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how cogent is the english language system?

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How cogent is the argument for changing the English Language spelling system? In this essay I will be studying the irregularities of the English language spelling system and give critical information of the problems. Also I will display obstacles within the language and display the difficulties of learning the language, whether being a toddler or a foreign learner. I will provide an in depth analysis of the spelling system and give examples of people who have attempted to change the system in the past. There are many arguments for the change of the English spelling system. However other people disagree with the change due to cultural reasons and the sheer disruption to an already educated person. The reasons for people wanting to change the system include the very poor phonemic content and the extreme foreign influence from other languages all over the world. One of the problems of the spelling system includes the phonetic content. . This can create a large learning barrier for one learning the language. Many words have silent letters and collections of letters to mean one sound. For example rough, though and thought all have the same letter combination but different sounds are made. ...read more.


Some people in the past have attempted to reform the system, however they weren't successful. Examples include Harry Lindgren who thought of the idea to amend the vowel sound. In 1969 he stated that the vowel sound in 'bed' is always spelt just <e>, giving 'meny', 'frend', 'lepard', 'hefer', 'gess', 'hemorrhage', 'hed', 'thret' and 'mesure' for example. This reform would only cause minor changes on a piece of text. The 'cut spelling act' in 1992 explained that misleading letters were cut out and shortening text by up to 10%. For example the new method would be written like this: 'cut spelling leves out most silent letrs. Another reformation attempt was in 1948. It aimed at total regularity but changes the look of language more radically, as here: 'In nue speling wurdz which sound aliek wood noe longger be distinggwishabl.' If we were to change the English spelling system several positive and negative factors would transpire. Initially the positive impacts would be that young learners of the language (3-6 years old) would benefit, as they will have a more systematic system by using phonetics to spell and following the phonetic alphabet. Also in order to make an impact on toddlers learning the language the best way is to introduce the new system as early into their academic start. ...read more.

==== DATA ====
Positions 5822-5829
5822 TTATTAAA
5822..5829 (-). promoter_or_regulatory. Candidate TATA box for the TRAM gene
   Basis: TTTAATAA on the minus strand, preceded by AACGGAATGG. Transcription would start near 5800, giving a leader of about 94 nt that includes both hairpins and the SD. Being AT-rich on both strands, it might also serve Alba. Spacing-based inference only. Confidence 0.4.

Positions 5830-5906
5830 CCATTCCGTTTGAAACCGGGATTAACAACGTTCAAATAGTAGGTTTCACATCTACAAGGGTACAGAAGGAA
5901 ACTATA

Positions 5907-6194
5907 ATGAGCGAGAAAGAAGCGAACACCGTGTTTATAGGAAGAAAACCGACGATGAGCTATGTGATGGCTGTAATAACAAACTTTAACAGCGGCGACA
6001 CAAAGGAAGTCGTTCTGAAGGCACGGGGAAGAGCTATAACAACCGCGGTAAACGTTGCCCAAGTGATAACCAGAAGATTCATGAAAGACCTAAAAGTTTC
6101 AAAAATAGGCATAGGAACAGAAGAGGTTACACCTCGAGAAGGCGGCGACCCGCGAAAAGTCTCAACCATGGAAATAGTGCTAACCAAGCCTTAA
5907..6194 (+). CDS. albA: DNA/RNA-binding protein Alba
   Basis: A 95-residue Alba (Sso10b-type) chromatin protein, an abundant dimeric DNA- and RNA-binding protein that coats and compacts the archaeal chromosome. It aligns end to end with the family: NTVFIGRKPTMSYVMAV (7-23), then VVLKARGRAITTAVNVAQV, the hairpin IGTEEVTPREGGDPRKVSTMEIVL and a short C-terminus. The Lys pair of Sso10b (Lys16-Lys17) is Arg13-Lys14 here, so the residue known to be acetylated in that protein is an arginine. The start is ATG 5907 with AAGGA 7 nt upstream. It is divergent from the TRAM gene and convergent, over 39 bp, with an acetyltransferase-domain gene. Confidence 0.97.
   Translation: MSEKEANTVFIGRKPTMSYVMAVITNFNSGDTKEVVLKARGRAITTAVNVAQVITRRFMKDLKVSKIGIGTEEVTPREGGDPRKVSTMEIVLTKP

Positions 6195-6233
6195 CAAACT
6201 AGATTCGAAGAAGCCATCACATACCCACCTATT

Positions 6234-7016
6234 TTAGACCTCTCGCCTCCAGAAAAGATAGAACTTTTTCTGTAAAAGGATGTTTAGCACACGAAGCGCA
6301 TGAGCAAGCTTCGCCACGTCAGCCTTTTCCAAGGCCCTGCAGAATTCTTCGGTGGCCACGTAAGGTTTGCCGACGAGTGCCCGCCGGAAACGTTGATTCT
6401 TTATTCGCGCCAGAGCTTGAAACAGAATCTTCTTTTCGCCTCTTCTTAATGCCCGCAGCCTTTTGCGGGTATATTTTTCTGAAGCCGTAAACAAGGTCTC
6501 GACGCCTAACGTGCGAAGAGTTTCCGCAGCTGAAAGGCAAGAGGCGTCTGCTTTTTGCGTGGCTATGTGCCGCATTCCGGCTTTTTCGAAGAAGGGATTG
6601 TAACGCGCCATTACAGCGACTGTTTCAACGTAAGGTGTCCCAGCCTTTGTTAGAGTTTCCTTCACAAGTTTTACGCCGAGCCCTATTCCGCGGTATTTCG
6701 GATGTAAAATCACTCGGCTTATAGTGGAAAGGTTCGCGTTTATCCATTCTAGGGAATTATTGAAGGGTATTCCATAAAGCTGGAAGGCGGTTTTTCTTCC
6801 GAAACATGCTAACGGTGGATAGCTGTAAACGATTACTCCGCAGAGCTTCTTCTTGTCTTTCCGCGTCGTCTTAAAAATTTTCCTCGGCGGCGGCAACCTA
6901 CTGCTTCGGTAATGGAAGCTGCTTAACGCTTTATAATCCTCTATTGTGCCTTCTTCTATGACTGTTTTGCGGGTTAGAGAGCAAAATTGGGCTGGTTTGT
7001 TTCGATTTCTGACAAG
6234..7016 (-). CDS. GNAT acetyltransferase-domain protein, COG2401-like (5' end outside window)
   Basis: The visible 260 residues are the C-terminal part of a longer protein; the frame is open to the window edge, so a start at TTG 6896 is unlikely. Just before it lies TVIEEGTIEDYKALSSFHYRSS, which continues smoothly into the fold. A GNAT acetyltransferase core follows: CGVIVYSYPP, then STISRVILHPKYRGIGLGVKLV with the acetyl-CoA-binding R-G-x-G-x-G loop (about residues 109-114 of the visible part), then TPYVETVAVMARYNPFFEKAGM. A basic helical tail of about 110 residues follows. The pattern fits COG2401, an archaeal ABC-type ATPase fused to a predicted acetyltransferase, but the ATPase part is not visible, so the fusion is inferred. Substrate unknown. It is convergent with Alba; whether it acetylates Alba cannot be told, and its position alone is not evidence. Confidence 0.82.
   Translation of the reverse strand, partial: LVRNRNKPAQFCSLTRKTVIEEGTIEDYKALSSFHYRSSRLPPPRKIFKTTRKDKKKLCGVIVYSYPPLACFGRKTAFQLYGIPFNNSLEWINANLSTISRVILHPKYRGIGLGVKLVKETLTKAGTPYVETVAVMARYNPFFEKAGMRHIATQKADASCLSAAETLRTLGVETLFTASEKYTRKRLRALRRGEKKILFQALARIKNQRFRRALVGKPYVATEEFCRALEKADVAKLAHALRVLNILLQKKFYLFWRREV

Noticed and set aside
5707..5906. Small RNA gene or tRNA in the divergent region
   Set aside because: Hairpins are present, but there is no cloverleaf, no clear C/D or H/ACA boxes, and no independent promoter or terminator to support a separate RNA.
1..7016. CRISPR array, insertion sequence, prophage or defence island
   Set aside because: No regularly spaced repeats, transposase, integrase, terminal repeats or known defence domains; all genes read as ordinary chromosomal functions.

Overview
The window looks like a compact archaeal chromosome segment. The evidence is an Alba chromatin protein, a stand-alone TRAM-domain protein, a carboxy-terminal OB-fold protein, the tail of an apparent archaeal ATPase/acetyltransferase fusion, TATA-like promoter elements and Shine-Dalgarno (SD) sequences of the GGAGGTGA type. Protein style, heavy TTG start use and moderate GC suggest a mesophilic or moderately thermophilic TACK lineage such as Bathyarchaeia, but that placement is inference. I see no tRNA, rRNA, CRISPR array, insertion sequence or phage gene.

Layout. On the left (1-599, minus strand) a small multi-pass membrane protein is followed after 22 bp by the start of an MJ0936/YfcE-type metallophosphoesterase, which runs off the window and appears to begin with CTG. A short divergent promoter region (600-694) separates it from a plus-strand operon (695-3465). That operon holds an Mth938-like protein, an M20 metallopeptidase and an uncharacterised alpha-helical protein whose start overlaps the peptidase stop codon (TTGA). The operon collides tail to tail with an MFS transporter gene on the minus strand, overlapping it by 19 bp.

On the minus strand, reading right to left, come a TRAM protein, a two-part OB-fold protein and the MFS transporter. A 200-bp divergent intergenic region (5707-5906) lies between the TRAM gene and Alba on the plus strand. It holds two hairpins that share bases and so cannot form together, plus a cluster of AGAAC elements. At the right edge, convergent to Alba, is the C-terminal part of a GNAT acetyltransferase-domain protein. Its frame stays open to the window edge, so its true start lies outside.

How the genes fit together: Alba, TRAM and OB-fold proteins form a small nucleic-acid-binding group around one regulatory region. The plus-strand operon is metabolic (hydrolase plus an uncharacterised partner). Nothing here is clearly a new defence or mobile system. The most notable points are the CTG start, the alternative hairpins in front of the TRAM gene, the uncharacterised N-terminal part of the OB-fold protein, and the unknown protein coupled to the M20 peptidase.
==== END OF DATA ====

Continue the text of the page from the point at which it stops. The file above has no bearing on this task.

I understand the low literacy levels in Great Britain but I think that this will increase literacy levels among the older generation and result in confusion. The argument for changing the system is strong in some ways but not in others. Changing the system would dramatically improve children's skill of reading and writing and make words easier to write and say. But there is the already educated people who will most certainly disagree to the change as they have completed their education and will not want to 'be at school' again. Also there will be an economical impact for the worse, as money will be given out to re-train teaching staff and the production of new reading and writing aids. The English culture may be diminished, the rapid change of words and letters (if phonetic symbols were introduced). Ultimately the change, in my point of view, is an enormous risk to take and will create confusion among the population. As you can see the negative points out-weigh the positive ones in this piece and therefore I believe that the change is definitely the wrong choice to make. I think the alternative would be to teach only the subject English until the age of four or five. Consequently the argument for changing the English spelling system is unquestionably not cogent. Blakesley Orr ...read more.

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